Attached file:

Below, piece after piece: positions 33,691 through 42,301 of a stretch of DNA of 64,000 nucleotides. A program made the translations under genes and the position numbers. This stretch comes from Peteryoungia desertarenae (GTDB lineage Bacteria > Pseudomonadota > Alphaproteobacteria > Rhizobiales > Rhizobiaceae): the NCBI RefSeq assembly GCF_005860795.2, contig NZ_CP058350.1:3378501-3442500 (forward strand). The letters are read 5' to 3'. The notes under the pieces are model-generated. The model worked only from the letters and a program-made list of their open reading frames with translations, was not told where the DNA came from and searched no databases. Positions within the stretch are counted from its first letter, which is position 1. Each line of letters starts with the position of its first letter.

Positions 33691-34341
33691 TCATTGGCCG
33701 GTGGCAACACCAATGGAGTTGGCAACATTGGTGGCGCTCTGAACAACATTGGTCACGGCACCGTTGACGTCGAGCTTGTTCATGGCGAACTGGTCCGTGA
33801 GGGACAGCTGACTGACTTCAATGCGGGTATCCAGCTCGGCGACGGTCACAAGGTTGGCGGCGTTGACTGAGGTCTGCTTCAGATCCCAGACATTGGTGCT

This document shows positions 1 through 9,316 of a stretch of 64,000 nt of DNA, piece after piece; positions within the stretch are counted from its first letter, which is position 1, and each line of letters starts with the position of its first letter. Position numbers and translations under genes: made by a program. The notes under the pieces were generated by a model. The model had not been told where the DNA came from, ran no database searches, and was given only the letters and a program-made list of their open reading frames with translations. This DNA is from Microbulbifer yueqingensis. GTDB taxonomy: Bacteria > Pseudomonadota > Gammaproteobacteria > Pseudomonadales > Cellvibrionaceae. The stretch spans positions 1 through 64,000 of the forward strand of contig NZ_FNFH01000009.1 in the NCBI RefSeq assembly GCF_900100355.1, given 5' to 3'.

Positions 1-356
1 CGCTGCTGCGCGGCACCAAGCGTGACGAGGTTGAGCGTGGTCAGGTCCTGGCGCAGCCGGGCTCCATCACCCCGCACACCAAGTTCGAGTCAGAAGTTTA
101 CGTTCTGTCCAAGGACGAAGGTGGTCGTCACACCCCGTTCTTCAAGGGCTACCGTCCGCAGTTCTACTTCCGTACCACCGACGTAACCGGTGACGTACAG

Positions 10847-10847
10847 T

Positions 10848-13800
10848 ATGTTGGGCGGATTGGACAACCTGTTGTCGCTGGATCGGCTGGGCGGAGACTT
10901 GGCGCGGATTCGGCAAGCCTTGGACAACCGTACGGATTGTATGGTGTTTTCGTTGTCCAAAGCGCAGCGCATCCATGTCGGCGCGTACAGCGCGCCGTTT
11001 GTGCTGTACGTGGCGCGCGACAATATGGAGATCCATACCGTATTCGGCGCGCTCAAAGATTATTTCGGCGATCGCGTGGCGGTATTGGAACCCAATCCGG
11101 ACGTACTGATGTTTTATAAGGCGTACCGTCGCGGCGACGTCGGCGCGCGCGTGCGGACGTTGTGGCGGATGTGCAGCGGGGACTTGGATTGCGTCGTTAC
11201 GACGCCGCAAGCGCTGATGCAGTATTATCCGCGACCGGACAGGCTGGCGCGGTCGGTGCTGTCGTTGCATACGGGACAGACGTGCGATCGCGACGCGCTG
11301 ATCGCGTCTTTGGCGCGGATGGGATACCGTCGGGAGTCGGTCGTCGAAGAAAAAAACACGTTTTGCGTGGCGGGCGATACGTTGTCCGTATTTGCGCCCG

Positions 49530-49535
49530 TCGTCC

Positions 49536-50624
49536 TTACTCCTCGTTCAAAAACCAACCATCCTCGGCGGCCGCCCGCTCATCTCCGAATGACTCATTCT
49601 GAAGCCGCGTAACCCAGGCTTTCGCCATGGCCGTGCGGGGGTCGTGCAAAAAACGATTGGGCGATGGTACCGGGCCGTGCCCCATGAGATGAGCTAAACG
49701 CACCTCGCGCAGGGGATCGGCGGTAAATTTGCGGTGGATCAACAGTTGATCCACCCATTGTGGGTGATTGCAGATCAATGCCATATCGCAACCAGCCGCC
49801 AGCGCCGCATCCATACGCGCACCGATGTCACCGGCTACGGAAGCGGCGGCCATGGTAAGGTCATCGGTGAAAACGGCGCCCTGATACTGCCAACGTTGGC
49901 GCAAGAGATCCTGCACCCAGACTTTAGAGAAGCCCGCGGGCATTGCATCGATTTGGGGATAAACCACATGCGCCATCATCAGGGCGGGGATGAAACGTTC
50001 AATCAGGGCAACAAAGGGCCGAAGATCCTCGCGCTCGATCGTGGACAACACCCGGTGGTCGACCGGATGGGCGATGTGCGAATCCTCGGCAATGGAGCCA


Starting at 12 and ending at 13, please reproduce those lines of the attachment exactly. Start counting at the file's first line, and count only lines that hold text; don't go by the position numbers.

Positions 10848-13800
10848 ATGTTGGGCGGATTGGACAACCTGTTGTCGCTGGATCGGCTGGGCGGAGACTT